We plan to make faster speeds available, likely a speed tier of 500Mbps, in these trial properties through this fixed-wireless solution.

 “We’re trialing the latest innovations in wireless and wired network technologies. This will make it possible for us to potentially deliver an internet connection to more locations where we have not previously been able to offer a home internet connection,” said Ed Balcerzak, senior vice president, Commercial and Connected Communities, AT&T. “If successful, this will give us the ability to offer a combination of internet, DIRECTV and wireless services to apartment complexes and multifamily communities in additional metro areas.”

Residents in these trial properties can also enjoy our DIRECTV service. Our DIRECTV Advantage solution uses a single satellite dish on the building to send a video signal to a centralized distribution system for the property. This makes it possible to offer DIRECTV service in every unit without satellite dishes on balconies.

What is the fixed-wireless technology solution?

We’re using millimeter wave wireless technology to send a multi-gigabit signal from a central building connected to fiber to neighboring locations, and then connecting each unit over in-building wiring. This makes it possible for us to offer ultra-fast internet speeds to residents in the entire property at a fraction of the time and cost typically associated with making service available.

  • Wireless: We’re extending ultra-fast internet speeds from a fiber-connected property to neighboring properties using small radio/antenna systems placed on the properties’ rooftops. Millimeter wave offers a high-capacity wireless signal that makes it possible to connect a neighboring residential property’s infrastructure to speeds of several gigabits per second.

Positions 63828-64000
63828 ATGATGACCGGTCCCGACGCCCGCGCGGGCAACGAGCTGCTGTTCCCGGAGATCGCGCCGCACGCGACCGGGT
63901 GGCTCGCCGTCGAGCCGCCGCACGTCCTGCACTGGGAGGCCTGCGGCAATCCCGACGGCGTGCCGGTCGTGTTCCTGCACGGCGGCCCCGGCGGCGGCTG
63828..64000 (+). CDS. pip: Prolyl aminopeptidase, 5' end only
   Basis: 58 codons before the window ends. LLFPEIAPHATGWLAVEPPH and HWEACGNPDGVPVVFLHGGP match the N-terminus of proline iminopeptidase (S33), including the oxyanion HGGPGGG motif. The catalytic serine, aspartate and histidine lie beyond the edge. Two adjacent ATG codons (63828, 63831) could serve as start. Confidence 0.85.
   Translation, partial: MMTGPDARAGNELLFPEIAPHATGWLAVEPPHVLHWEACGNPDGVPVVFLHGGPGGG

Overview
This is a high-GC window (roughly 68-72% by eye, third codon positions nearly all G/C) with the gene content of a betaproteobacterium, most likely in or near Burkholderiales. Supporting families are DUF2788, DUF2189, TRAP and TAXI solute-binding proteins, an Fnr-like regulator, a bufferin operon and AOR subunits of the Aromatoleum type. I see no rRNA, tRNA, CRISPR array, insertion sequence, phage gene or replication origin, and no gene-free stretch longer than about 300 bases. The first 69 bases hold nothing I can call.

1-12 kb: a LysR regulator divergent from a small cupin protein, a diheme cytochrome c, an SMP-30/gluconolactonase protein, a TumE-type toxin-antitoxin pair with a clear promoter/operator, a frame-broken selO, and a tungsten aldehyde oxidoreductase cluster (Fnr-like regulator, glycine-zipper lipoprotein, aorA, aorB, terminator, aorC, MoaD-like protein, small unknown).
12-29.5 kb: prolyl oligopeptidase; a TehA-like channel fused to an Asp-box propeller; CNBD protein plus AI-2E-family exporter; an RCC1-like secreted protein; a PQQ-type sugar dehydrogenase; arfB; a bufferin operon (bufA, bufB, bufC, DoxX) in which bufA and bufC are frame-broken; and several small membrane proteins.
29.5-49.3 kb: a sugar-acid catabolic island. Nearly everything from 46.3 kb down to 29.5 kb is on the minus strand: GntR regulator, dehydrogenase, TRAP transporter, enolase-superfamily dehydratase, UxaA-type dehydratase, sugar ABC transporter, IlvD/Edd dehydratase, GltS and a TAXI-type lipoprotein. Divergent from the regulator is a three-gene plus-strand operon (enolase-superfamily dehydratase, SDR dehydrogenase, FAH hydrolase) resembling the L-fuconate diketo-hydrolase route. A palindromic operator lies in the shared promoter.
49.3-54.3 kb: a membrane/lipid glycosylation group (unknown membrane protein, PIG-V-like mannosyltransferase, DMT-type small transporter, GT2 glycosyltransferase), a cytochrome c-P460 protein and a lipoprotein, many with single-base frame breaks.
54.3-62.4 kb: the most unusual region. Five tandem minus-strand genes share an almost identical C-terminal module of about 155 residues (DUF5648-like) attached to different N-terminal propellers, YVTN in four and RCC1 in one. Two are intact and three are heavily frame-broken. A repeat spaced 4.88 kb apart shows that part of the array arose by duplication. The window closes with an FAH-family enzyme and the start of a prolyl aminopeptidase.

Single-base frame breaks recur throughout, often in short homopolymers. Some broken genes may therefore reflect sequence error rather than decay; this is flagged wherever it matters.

• Wired: Once a neighboring building receives the multi-gigabit millimeter wave wireless signal, we convert it to an ultra-fast wired internet connection. We then use existing or new wiring in the property to offer internet access directly to each unit.  

After customers in these properties sign up for service, they can plug their Wi-Fi router into an existing wall outlet to get internet service in their apartment.

What does this mean for residents outside of these trial properties?

Fixed-wireless millimeter wave technology gives us the ability to make ultra-fast internet speeds available to additional locations in less time and with less disruption. This is particularly true in apartment and multifamily communities.

We’re evaluating the expansion of this fixed-wireless millimeter wave solution to connect additional properties outside of our traditional wireline service area. Additional areas under consideration where we might connect more properties include, but are not limited to, Boston, Denver, New Jersey, New York City, Philadelphia, Phoenix, Seattle and Washington D.C.

 

 

The Site for gfast 230
 

G.fast News

I’m still working through remarkable presentations from the Broadband Forum events. Michael Weissman, Bernd Hesse and team did a remarkable job choosing the speakers. http://bit.ly/BBFBASE